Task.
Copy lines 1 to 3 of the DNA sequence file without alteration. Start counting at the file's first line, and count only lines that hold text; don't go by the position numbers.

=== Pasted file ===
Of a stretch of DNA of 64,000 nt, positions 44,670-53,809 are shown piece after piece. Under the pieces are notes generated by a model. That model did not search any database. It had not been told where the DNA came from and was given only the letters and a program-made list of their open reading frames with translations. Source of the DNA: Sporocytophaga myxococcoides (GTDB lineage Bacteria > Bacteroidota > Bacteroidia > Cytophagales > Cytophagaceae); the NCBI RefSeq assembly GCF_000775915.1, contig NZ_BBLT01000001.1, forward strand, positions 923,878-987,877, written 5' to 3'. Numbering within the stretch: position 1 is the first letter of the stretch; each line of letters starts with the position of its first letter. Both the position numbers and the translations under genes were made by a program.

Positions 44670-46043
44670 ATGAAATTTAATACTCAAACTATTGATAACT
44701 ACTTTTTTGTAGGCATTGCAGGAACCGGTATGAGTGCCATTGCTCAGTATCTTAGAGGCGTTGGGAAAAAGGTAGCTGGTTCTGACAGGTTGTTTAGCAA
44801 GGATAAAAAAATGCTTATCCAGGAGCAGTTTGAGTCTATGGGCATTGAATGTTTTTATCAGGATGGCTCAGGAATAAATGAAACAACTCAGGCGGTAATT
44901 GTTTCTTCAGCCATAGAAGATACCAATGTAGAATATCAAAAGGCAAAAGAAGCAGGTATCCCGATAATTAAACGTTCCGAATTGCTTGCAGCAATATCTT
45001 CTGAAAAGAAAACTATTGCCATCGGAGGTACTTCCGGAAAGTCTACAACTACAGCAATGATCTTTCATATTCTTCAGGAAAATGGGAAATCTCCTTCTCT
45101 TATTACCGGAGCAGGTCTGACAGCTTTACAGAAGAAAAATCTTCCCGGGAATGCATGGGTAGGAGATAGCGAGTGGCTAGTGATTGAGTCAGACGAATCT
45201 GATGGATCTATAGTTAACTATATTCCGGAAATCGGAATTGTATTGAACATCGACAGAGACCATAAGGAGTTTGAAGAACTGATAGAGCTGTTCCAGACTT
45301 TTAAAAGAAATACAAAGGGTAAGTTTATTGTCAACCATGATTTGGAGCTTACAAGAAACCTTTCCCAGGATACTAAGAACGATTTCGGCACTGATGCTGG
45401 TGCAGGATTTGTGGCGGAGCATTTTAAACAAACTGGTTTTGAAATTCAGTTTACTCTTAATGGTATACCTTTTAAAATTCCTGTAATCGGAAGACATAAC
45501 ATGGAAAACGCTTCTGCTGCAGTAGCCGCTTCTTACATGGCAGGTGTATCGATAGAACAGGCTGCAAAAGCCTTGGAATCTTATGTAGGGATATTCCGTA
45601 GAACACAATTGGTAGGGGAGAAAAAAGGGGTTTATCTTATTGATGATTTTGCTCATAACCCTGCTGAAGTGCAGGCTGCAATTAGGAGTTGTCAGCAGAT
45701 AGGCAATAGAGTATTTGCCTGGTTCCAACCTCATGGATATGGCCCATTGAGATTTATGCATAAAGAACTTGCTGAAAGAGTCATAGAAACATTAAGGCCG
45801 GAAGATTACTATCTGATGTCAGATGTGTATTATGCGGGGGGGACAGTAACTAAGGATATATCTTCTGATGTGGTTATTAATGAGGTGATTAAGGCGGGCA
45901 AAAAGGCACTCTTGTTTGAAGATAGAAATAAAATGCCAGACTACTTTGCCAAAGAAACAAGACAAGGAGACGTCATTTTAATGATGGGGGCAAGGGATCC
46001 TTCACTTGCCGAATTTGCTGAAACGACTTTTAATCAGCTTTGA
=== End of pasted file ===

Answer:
Of a stretch of DNA of 64,000 nt, positions 44,670-53,809 are shown piece after piece. Under the pieces are notes generated by a model. That model did not search any database. It had not been told where the DNA came from and was given only the letters and a program-made list of their open reading frames with translations. Source of the DNA: Sporocytophaga myxococcoides (GTDB lineage Bacteria > Bacteroidota > Bacteroidia > Cytophagales > Cytophagaceae); the NCBI RefSeq assembly GCF_000775915.1, contig NZ_BBLT01000001.1, forward strand, positions 923,878-987,877, written 5' to 3'. Numbering within the stretch: position 1 is the first letter of the stretch; each line of letters starts with the position of its first letter. Both the position numbers and the translations under genes were made by a program.

Positions 44670-46043
44670 ATGAAATTTAATACTCAAACTATTGATAACT